Another example is a poster that is hanging on the wall of the hospital that reads "We Miss You! Class of 2002." Lois remarked that Nathan's classmates are now sophomores and learning to drive!

A plush rabbit toy pictured in the hospital room was a gift given to Nathan by his classmates. They were on a field trip and they all pitched in to get him this gift.

An origami of flying cranes hangs from the ceiling, an art project that his classmates made to cheer up his hospital room. A deck of cards, a football, and a basketball represent Nathan's love of sports and playing cards.

There is a sculpture outside the hospital that is located in the garden adjacent to the chapel at Ridgeview Medical Center in Waconia where Nathan spent a great deal of time.

The sculpture is entitled "Sovereign Son" and shows a young boy encircled by seven birds in flight. It is reflective of dreams meant to inspire and rekindle the "childlike" spirit of the viewer.

The sculpture was done in memory of Dr. John Savaryn, a well- known community physician, by the Savaryn family. The Kutz family was invited and attended the dedication of the sculpture.

An anonymous donation made it possible to print 5,000 copies of a picture of Wrighty Roo to be distributed at town events and parades.

I recently had the opportunity to "jump" into the Wrighty Roo mascot costume and distribute these coloring sheets at Waverly Daze. It was a wonderful experience to be surrounded by children and have dozens of them hugging you around the legs.

To them I was a kangaroo, not a person in a kangaroo outfit. It was great to see how excited they got to get a coloring sheet out of the pouch. They also enjoyed holding the baby kangaroo that tucks inside the kangaroo pouch.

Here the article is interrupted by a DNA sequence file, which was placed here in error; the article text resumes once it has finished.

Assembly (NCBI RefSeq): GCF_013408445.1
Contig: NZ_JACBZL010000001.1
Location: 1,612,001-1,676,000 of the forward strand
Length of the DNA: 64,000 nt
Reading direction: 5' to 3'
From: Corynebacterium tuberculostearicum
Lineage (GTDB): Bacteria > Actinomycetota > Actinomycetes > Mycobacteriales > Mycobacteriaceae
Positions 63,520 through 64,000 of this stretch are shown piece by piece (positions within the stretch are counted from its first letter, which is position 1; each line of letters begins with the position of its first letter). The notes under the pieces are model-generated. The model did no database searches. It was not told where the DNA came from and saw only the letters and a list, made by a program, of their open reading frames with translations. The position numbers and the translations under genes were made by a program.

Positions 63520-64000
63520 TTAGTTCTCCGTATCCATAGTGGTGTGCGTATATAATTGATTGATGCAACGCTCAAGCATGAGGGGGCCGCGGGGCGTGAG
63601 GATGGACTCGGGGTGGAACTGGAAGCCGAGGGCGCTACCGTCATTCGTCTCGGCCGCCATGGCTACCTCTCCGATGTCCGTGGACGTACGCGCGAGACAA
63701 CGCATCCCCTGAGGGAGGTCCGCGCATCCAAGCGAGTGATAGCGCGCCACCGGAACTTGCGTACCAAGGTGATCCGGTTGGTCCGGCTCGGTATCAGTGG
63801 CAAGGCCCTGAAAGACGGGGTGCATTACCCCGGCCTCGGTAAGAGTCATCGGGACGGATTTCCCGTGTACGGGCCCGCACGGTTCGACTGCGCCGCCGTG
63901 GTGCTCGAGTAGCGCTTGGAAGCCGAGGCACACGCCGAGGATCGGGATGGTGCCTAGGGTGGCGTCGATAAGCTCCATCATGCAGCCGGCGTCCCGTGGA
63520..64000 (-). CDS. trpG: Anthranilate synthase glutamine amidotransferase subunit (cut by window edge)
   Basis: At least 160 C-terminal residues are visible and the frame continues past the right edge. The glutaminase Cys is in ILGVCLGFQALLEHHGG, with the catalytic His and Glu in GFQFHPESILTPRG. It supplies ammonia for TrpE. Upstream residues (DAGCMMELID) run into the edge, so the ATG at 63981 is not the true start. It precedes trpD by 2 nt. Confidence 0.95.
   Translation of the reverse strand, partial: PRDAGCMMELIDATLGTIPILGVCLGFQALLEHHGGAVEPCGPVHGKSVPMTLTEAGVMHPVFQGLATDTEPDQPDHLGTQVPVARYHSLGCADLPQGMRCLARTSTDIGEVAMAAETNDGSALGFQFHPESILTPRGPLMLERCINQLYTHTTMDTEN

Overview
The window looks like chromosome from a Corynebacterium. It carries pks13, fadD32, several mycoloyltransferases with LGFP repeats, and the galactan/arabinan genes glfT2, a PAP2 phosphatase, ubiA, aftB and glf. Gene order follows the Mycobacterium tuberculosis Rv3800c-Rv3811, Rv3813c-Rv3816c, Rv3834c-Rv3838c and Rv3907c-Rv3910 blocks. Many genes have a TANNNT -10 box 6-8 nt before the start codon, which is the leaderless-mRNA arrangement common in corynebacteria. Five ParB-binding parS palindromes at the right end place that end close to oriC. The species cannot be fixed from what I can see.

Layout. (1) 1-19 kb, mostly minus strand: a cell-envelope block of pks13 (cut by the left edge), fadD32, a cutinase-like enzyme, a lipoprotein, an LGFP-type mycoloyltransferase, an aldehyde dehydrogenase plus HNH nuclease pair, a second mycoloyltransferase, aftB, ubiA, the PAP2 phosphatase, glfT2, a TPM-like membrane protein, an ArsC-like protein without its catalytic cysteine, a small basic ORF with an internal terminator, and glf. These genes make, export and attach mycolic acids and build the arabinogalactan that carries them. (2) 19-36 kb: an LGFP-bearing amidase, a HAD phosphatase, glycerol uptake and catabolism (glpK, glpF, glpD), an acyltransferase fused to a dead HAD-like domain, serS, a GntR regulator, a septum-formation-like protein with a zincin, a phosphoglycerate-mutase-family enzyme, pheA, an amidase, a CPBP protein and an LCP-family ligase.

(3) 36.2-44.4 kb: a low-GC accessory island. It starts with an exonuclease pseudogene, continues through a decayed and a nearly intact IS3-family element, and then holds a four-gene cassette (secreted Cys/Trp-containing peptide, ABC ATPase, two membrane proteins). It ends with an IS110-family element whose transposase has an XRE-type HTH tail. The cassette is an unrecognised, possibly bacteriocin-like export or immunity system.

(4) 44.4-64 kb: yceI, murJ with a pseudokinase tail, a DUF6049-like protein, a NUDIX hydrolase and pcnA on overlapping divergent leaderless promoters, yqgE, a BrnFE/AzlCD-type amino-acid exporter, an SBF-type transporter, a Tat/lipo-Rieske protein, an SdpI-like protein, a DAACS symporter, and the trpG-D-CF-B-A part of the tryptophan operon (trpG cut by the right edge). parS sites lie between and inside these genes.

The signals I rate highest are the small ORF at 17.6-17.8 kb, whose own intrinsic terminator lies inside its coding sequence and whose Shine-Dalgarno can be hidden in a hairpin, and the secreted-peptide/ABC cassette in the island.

One little girl followed me around the entire night.

Most of the children who got the coloring sheets weren't old enough to read. They just saw a picture of a kangaroo for them to color.

The message was read by the parents and older siblings and hopefully was used as a topic of discussion. It may help parents explain why a child has no hair.

Children are very inquisitive and can pick up on things out of the norm.

Karla told a story about helping young children get on their school busses during the time she had lost all her hair from chemotherapy.

A young child told her, "You lost all your hair because you have cancer!" Most shocking was when the child exclaimed, "You must smoke cigarettes!"

Karla had to explain that she didn't smoke at all, and not everyone who gets cancer smokes.

The anticipated print date for the coloring book is November. I have had many people ask me if the coloring book will be for sale. It is not the foundation's intent to sell the coloring book, but rather to make them available free to all young children.

A donation would never be turned away, but rather used to print more copies of the coloring book. I approached the Waverly Lions Club and it made a generous donation towards the printing costs.

It is amazing what can be accomplished through the united effort of a community.

For more information on this project or on making donations, you can call the Community Health Foundation of Wright County at 612-682-4621 or the Wright Cancer Hotline at 1-800-435-9786.